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painting of a woman in green
painting of a woman in green

Tamara de Łempicka, Young Lady with Gloves (1930)

As part on an ongoing monthly column for LUX, artnet’s Vice President Sophie Neuendorf outlines a brief history of women artists, and discusses their recent rise to prominence

Sophie Neuendorf

We define ourselves, as nations and individuals, mainly through our respective cultures. Since the stone age, art has been a signpost for humanity, and a reflection of history and the zeitgeist. Over the past few years, we’ve often been amazed by the discoveries made by archaeologists and what these tell us about generations past and how humanity has evolved since.

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Artists were first commissioned to illustrate the word of God for those unable to read and since then, art has evolved to not only depict religious or mythological scenes, but also the joys and perils of everyday life. Especially in Italy, France, and Spain, prominent political, royal, and influential families commissioned artists to portray their lives for posterity.

However, the artists receiving public recognition for their contribution to the documentation of culture, have until, very recently, only been male. But how can an accurate portrayal of humanity take place when women (who make up half of the world’s population) are marginalised or ignored?

women artists

Élisabeth Vigée Le Brun, Self-Portrait

Paying a historical debt, the contribution of women to the canon has only been recognised in recent years. The first documented female artists emerged during the Renaissance, during a time when it was either considered not ‘seemly’ and completely forbidden for women to be artists, and several obstacles stood in their way. First and foremost, their training would include the dissection of cadavers and the study of the nude male form, while the system of apprenticeship meant that aspiring artists would have to live with an older artist for several years. This made it nearly impossible for Renaissance women to follow this path, seeing as other “expected duties” took precedent. Florentine artist Artemisia Gentileschi (1593 – 1653) was one of the few artists able to practice her passion. Trained by her father, she was the first female artist to be admitted to the prestigious Florence Academy of Fine Arts.

Read more: Alia Al-Senussi on art as a catalyst for change

Several years later in France, Neoclassical painter Adelaïde Labille-Guiard (1749 – 1803) became one of the first women artists to be admitted to the distinguished Académie Royale, where she exhibited her works. Soon after, she was appointed Peintre des Mesdames: painter to the King’s aunts. Astonishingly, several male painters were so threatened by Adelaïde, that they spread rumours alleging sexual misconduct in order to discredit her. But she persevered, and became a mentor many other female artists.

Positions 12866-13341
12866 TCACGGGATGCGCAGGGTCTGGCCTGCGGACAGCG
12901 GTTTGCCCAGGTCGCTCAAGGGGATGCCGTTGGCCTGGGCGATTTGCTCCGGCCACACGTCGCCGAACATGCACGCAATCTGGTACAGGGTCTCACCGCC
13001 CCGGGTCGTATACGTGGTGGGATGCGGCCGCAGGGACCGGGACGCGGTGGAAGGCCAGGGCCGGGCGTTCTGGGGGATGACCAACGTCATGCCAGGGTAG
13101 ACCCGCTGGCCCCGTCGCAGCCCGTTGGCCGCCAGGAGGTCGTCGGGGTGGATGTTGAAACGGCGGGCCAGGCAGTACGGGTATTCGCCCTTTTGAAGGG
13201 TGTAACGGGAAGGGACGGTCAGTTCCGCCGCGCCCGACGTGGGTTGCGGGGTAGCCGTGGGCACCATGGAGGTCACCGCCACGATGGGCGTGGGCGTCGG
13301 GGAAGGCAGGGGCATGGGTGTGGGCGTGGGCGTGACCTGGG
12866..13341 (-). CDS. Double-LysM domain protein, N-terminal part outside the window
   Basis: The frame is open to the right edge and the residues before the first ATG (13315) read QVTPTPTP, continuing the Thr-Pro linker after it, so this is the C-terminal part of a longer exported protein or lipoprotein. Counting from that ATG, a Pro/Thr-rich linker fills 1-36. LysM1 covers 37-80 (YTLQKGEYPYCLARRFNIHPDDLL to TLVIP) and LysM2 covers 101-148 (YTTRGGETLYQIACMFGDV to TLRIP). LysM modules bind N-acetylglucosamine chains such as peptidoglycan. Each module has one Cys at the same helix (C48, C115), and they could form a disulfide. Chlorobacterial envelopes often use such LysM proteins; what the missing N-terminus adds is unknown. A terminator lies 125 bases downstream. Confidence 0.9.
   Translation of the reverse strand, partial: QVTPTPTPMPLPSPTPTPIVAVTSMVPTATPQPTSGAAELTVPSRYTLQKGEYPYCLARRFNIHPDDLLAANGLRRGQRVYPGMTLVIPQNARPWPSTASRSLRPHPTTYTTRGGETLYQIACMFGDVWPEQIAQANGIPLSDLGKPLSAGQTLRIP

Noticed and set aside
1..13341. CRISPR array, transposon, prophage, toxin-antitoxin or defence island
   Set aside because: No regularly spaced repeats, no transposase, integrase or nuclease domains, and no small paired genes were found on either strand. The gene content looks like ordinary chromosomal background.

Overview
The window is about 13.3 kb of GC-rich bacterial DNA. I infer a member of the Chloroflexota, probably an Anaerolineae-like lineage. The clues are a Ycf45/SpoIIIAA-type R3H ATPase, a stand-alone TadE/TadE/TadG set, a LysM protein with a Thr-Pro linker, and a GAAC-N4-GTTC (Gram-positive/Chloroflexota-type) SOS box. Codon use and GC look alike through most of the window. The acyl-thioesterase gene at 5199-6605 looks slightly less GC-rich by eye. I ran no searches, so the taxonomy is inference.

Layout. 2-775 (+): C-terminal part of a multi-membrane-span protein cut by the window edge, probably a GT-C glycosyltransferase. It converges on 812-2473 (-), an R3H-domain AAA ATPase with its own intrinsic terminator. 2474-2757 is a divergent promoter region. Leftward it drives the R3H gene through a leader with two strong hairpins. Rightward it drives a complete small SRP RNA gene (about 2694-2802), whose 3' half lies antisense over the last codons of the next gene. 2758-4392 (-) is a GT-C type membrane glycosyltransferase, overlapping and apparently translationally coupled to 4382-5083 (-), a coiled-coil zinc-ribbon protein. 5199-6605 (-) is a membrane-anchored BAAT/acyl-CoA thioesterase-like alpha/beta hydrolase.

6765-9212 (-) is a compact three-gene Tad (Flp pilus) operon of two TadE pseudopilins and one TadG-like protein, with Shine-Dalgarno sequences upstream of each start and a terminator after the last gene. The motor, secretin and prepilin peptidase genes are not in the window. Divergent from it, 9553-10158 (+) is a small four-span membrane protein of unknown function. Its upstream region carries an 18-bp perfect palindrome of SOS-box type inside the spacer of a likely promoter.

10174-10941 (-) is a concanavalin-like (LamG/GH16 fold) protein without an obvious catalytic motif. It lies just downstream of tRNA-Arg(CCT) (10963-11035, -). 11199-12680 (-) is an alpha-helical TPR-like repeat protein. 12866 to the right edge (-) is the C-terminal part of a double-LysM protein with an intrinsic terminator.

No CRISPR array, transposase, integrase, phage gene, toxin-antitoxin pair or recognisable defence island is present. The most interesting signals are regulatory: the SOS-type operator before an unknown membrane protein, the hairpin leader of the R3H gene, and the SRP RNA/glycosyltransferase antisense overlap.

One of her contemporaries was the completely self-taught artist Élisabeth Louise Vigée Le Brun. Active during some of the most turbulent times in European history, she was admitted into the French Academy as one of only four female members, thanks to the intervention of Marie Antoinette. Forced to flee Paris during the Revolution, Vigée Le Brun traveled throughout Europe, impressively obtaining commissions in Florence, Naples, Vienna, Saint Petersburg, and Berlin before returning to France after the conflict settled.

abstract painting

Joan Mitchell, Untitled (1979)

Only a few years later but on a different continent, American artist Mary Cassatt was born in Philadelphia. Headstrong and independent, she trained as an artist and fled to Europe in order to study Old Master paintings in Spain and France. After befriending Edgar Degas, Cassatt was invited into the Impressionist circle, and by the turn of the century, her reputation was thriving in France. In 1904, she was named a Chevalier of the Légion d’Honneur. Soon, American artists in Paris sought her blessing and advice, while wealthy Americans sought her discerning eye and connections.

Courtesy of artnet

In the same century, Polish-Russian aristocratic artist Tamara de Lempicka took the French art scene by storm. Forced to flee St Petersburg and the Russian Revolution in 1917, de Lempicka headed for Paris, where she studied painting in the ateliers of Maurice Denis and André Lhote, and quickly found success. By the early 1920s her works were appearing in major Paris exhibitions, such as the Salon d’Automne and the Salon des Tuileries. Nicknamed “the baroness with the paintbrush,” she is renowned for her art deco style which oozed cool chic and elegant sensuality.

Not long after, but on the other side of the world, Japanese artist Yayoi Kusama began painting at an early age. Without any formal training, she emigrated to New York to pursue her passion. Now famed for her psychedelic paintings and sculptures, Kusama remains one of the top 10 highest grossing women artists in the world.

artist in the studio